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Recent Research on Shell Strength

Sep 27, 2013


A nutritional study conducted by Dr. Sally Solomon from the Institute of Biodiversity, Glasgow, United Kingdom, published in British Poultry Science* indicates the effect of bioplexed micro- mineral supplementation on shell strength through the production cycle.

The experimental design included a control diet, supplementation with sodium selenate a bioplexed selenium supplement (Sel-plex®) (Alltech) and a combination of Sel-plex® and Bioplex® a combination of mineral proteinates. 

Bioplex® supplied iron and copper at a level of 5 ppm and manganese and zinc at 20 ppm in diets. Selenium was supplemented in the form of either selenate or the commercial Sel-plex® additive at 0.3% in diets to provide 3 ppm selenium.

A significant age effect was demonstrated for egg weight, total shell thickness and dynamic strength. As expected, breaking strength declined with age with the greatest change occurring between 38 and 58 weeks in all treatments.  This parameter was associated with changes in the structure of the shell as monitored by ultra-structural visualization of the strata of the shell with special emphasis on the mammillary layer.  Strength is imparted by fusion and confluence of the mammillae. Calcite is the dominant morphological form of calcium carbonate and strength is reduced by inclusion of abnormal forms of mineral including aragonite and veterite which can be observed in electron microscope preparations. At 58 weeks of age the combination of Sel-plex® and Bioplex® contributed to confluence among mammillae and this favorable characteristic continued through to termination of the trial at 72 weeks of age.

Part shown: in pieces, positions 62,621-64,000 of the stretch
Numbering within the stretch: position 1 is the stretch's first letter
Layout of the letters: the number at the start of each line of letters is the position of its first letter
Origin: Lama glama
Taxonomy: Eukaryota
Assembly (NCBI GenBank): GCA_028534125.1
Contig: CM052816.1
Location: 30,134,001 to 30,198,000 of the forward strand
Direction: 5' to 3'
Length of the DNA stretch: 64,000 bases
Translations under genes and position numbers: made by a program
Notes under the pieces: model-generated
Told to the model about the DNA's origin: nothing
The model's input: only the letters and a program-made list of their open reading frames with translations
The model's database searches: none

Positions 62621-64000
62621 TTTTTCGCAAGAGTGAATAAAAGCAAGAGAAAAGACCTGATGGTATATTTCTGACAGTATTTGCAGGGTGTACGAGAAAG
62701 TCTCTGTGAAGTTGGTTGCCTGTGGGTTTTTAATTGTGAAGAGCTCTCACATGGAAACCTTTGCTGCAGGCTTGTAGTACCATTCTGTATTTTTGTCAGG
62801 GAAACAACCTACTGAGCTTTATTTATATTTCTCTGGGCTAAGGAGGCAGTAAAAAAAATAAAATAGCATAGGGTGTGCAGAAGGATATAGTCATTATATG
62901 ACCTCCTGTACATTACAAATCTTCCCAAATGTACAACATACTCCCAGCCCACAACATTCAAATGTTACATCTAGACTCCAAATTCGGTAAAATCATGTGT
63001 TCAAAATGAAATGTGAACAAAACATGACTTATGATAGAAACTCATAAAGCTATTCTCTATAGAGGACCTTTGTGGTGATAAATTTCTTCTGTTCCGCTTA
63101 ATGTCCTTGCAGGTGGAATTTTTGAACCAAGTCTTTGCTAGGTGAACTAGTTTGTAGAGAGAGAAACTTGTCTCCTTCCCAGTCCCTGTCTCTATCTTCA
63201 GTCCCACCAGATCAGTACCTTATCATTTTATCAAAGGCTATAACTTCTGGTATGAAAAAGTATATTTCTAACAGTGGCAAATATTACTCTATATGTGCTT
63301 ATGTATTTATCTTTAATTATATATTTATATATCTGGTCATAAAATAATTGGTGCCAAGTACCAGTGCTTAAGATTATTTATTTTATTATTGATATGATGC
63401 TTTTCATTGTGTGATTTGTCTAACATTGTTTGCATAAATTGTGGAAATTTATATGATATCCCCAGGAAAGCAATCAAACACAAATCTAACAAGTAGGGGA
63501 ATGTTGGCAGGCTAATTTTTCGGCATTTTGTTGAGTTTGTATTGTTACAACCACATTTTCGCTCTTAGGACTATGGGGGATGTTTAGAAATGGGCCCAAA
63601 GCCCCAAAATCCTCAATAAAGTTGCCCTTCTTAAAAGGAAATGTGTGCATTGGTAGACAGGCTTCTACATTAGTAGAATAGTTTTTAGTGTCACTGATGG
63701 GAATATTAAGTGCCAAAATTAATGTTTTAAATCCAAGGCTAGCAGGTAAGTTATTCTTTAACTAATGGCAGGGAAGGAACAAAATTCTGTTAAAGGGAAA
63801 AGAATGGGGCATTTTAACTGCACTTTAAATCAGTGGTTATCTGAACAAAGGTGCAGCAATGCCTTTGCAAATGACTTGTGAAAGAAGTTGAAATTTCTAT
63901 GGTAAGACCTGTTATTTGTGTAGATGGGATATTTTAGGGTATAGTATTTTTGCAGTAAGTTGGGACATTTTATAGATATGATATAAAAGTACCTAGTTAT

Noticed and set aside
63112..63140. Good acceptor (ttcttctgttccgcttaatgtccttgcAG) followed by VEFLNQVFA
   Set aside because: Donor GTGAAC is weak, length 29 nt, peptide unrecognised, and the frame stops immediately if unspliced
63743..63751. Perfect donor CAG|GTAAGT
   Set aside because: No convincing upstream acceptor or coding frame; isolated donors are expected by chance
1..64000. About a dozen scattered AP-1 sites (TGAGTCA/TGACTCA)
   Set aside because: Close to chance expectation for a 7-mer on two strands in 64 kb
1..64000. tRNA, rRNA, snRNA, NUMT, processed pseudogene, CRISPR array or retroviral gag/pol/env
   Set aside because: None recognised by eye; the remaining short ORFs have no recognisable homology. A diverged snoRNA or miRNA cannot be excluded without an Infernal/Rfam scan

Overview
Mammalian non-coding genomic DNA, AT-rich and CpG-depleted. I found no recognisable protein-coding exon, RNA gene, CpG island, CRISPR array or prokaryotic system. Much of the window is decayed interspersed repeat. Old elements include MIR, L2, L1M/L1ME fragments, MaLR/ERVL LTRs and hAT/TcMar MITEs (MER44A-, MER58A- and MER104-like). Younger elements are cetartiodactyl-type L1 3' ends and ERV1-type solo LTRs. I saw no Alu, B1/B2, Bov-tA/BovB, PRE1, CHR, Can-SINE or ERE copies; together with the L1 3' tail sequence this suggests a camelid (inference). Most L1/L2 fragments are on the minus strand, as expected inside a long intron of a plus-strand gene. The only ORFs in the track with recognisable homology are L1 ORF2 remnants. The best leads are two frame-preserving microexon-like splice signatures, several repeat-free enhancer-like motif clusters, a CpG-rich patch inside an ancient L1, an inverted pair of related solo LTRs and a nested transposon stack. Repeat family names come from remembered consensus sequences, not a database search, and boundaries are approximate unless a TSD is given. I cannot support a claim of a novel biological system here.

Solomon indicated the important role of the protein matrix in molding mineralization of the shell and determining form.  Proteins associated with this process include ovocleidin 17 and ovalbumin.  Both proteins are associated with the mammillary layer but ovalbumin is a factor in formation of the palisade stratum.

Selenium, manganese, zinc, copper and iron are absorbed from the intestine more readily in bioplexed form.  These elements are critical to a number of enzymatic processes which lead to optimal shell formation and are all essential nutrients contributing to shell strength.

*Solomon, S.E. and Bain, M.M. (2012) Structural and Physical Changes in the Hen’s eggshell in Response to the Inclusion of dietary Organic Minerals. British Poultry Science.  53:343-350.